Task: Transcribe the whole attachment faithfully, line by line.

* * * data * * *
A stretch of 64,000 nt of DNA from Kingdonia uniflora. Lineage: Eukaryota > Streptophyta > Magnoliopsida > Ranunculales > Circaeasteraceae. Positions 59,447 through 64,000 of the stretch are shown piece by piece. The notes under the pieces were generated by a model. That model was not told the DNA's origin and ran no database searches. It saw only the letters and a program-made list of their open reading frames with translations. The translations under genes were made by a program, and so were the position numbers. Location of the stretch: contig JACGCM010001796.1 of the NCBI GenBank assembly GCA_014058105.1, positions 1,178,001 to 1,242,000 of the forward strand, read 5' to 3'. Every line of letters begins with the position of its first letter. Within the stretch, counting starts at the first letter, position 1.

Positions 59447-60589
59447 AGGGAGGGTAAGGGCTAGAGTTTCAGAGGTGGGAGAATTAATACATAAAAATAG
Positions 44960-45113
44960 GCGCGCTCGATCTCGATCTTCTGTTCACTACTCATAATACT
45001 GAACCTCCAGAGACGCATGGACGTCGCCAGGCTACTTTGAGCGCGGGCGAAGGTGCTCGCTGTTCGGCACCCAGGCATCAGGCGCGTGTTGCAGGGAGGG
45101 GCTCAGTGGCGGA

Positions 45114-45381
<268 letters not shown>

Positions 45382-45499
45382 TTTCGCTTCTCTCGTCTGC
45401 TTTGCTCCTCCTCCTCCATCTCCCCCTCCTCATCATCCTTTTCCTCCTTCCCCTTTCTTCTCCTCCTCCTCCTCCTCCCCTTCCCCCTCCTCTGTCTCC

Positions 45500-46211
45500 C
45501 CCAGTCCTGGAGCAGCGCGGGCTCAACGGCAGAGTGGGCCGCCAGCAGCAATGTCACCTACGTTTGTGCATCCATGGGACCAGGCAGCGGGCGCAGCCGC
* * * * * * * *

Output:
A stretch of 64,000 nt of DNA from Kingdonia uniflora. Lineage: Eukaryota > Streptophyta > Magnoliopsida > Ranunculales > Circaeasteraceae. Positions 59,447 through 64,000 of the stretch are shown piece by piece. The notes under the pieces were generated by a model. That model was not told the DNA's origin and ran no database searches. It saw only the letters and a program-made list of their open reading frames with translations. The translations under genes were made by a program, and so were the position numbers. Location of the stretch: contig JACGCM010001796.1 of the NCBI GenBank assembly GCA_014058105.1, positions 1,178,001 to 1,242,000 of the forward strand, read 5' to 3'. Every line of letters begins with the position of its first letter. Within the stretch, counting starts at the first letter, position 1.

Positions 59447-60589
59447 AGGGAGGGTAAGGGCTAGAGTTTCAGAGGTGGGAGAATTAATACATAAAAATAG
Positions 44960-45113
44960 GCGCGCTCGATCTCGATCTTCTGTTCACTACTCATAATACT
45001 GAACCTCCAGAGACGCATGGACGTCGCCAGGCTACTTTGAGCGCGGGCGAAGGTGCTCGCTGTTCGGCACCCAGGCATCAGGCGCGTGTTGCAGGGAGGG
45101 GCTCAGTGGCGGA

Positions 45114-45381
<268 letters not shown>

Positions 45382-45499
45382 TTTCGCTTCTCTCGTCTGC
45401 TTTGCTCCTCCTCCTCCATCTCCCCCTCCTCATCATCCTTTTCCTCCTTCCCCTTTCTTCTCCTCCTCCTCCTCCTCCCCTTCCCCCTCCTCTGTCTCC

Positions 45500-46211
45500 C
45501 CCAGTCCTGGAGCAGCGCGGGCTCAACGGCAGAGTGGGCCGCCAGCAGCAATGTCACCTACGTTTGTGCATCCATGGGACCAGGCAGCGGGCGCAGCCGC